An aranyaka is an ancient Vedic text that was composed in, and meant to be studied in, a forest. Though the texts of classical Ayurveda were written with urbanites in mind, they are verily aranyakas in spirit, for they carry to city dwellers an urgent "back to Nature" message. To better access that message let us for a moment remove ourselves from the metropolis, and imagine that we are seated under a spreading banyan tree that shades an Ayurvedic guru's ashram.
The guru sits, dispensing teachings and healings, inspired by the tree's prana, guided by its intelligence, permitting the natural curative energy of the universe to flow through into student and patient, resisting the blandishments of the ego that yearns to claim doership. Ayurveda herself is a living entity - we can call her the Ayur Vidya - who, being an innate property of the cosmos, exists mainly in the non-physical world. The Ayur Vidya, who develops and spreads in our world solely by finding suitable hosts here, sends her shakti into the substances used in healing and the healers alike, facilitating healthy relationships between those roots and fruits that are administered and the hands that administer them. The wise practitioner of Ayurveda seeks only to serve as a fit vessel for her wisdom, rather to pretend any personal capacity to accomplish anything.
The Ayur Vidya also projects herself into the consensus realities of cultures and communities, where she embodies herself in medical systems and traditions. Like a tree, the Ayur Vidya seeks to establish herself wherever she can; and in those locations where conditions are favorable for her growth, she puts down roots, gathers momentum for development, and slowly, surely builds for herself a canopy of principle and practice.
Urged by compassion for living beings, the Ayur Vidya long ago extended herself out from the Indian subcontinent into other Asian regions. Now, at long last, she has begun to seed herself into lands yet more distant. In some locations her seed has fallen on barren ground; in others it has sprouted, then failed to thrive. In a few places, such as along the banks of the Rio Grande in New Mexico, Ayurvedic groves have established themselves.
We may find, on peering into a wood, that individual trees so fixate our attention that it enfeebles our vision of the forest as a whole. Similarly, evaluations of individual Ayurvedic institutions can obscure our attempts to evaluate, accurately and objectively, the condition and direction of "modern" Ayurveda, and how well or poorly it is developing overall. At the risk of going out on our analogy's limb, and keeping a wary eye on our conceptual bough to prevent it from breaking, let us glance over the expanse of the Ayurvedic garden that stretches out before us, to see how it is evolving.
Any wise gardener looks to the soil to know which plants will be most welcome therein; and when we look to the soil in which knowledge crops are sown we find that, throughout the West but particularly in the USA, a predominance of weeds. Weeds grow hurriedly, crowd out competition, reproduce hastily, and swiftly die. Weeds may be propagation machines, specializing in extension into every nook and cranny, but in return they offer nothing in the way of shade, and little in the way of sustenance.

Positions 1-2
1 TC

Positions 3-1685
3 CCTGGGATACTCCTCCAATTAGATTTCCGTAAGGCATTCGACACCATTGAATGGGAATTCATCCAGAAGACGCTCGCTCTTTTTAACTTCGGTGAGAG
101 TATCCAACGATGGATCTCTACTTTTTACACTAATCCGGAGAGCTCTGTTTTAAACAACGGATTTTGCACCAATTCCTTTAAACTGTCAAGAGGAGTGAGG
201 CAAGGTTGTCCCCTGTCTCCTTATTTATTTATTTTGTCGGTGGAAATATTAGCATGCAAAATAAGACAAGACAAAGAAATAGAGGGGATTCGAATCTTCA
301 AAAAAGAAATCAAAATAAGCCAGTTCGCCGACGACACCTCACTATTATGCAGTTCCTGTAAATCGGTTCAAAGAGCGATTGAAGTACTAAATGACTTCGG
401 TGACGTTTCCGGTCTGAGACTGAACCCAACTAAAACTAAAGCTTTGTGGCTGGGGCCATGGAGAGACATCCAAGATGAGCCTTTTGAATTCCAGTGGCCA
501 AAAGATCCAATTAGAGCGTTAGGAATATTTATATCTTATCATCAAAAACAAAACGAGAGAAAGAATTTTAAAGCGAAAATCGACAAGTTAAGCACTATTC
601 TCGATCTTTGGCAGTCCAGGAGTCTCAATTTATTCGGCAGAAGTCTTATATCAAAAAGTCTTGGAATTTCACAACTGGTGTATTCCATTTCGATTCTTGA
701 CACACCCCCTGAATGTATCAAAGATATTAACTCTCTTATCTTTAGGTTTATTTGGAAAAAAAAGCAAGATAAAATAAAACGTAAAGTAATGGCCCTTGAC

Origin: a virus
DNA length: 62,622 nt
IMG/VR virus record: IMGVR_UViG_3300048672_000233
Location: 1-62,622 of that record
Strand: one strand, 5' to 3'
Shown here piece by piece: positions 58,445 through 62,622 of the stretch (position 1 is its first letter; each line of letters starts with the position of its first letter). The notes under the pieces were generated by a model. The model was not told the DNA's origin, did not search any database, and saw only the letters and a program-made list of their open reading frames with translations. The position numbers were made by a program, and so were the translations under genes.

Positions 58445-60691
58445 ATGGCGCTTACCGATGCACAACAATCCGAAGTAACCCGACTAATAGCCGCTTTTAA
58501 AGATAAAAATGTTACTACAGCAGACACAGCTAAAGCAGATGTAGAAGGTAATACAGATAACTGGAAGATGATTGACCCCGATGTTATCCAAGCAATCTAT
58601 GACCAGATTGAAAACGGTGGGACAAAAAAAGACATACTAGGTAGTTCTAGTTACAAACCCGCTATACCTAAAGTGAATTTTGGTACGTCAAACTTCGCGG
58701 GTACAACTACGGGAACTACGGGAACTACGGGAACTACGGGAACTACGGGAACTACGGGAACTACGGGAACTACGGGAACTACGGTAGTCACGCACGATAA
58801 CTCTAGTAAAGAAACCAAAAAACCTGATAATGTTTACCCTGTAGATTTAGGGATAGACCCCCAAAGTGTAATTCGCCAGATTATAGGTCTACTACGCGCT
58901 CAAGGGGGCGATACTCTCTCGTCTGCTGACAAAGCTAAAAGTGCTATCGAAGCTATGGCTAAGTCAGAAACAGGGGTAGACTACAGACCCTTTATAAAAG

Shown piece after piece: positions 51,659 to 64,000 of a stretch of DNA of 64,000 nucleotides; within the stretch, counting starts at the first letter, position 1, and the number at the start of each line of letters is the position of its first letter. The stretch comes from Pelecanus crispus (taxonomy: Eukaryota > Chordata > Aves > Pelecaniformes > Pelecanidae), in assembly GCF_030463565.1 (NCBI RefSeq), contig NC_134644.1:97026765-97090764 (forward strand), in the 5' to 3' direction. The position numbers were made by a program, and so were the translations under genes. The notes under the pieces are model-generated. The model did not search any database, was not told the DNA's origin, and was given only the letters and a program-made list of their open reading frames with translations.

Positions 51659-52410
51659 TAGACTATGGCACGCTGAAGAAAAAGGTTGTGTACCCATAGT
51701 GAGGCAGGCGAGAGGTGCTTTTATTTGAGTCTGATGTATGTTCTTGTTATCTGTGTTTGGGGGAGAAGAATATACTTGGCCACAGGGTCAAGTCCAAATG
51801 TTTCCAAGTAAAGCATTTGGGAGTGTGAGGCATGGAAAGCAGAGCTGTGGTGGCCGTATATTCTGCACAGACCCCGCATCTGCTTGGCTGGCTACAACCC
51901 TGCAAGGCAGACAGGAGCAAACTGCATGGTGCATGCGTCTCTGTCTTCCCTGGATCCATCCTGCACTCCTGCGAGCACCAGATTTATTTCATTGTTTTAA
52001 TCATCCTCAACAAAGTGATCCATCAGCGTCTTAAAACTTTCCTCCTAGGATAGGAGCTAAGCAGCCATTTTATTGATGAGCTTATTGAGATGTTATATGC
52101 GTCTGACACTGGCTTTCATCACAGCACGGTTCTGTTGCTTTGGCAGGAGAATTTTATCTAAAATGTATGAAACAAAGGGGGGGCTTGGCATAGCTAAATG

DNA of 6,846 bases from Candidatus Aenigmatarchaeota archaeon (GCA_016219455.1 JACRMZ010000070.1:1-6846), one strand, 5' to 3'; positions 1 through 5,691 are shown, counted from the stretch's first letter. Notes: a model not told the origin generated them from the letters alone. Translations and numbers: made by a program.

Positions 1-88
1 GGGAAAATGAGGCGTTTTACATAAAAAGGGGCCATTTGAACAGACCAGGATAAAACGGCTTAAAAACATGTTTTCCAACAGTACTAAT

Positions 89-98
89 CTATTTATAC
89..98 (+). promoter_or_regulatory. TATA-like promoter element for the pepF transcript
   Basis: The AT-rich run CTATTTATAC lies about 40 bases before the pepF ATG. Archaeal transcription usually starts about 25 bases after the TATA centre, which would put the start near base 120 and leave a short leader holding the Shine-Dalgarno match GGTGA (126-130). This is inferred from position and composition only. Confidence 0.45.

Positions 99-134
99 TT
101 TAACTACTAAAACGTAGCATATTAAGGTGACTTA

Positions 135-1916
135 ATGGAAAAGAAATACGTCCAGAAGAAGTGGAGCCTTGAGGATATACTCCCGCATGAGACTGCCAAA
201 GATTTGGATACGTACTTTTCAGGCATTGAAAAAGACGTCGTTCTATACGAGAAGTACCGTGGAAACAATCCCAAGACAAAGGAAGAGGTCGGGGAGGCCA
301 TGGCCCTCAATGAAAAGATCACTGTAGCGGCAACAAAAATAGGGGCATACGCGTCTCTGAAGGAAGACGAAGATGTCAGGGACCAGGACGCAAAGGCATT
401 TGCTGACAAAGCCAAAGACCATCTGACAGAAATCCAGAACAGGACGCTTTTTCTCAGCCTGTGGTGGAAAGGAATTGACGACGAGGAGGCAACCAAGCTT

One unfortunate Western tendency is to take sophisticated, subtle bodies of knowledge and "weed-ify" them. The procedure, which Americans have honed to perfection, selects from the teachings to be "streamlined" a few salient points that meet the test of immediate applicability, blends these items into a simplified, "rationalized" protocol, then broadcasts it to the widest possible audience. Yoga has already been extensively subjected to this process; Ayurveda's turn has now arrived. Open any "New Age" publication and you will find within a plethora of advertisements for Ayurvedic practitioners, counselors, body workers, and detoxification specialists. New "Ayurvedic" supplements appear daily, and spas of every ilk are rushing to add "panchakarma" treatments to their product lines. Sadly, the majority of these resources are Ayurvedic in name alone.
There was a time when thinking of this blatant misbranding would render me apoplectic; but advancing maturity has increased my reluctance to waste energy, and I have learned that the best response to such deception is to ignore it, while sticking resolutely to the high road of teaching Ayurveda in as pure and detailed a manner as possible. The Ayurvedic Institute, which remains one of the few centers of serious Ayurvedic study in the West, shares this determination with me, and it has been my pleasure, during the past two decades of my association with the Institute, to watch the quality of student there progressively improve. Graduates of the Institute have to my mind a certain responsibility to the Ayur Vidya to assist other students of Ayurveda to send their roots deeper into the system's soil. Deep roots protect a plant from damage when the inevitable storms (regulatory, economic, socio-cultural) sweep through; plants with shallow root systems may get easily uprooted and upended, but the deeply rooted, even if broken off at ground level, survive to sprout again.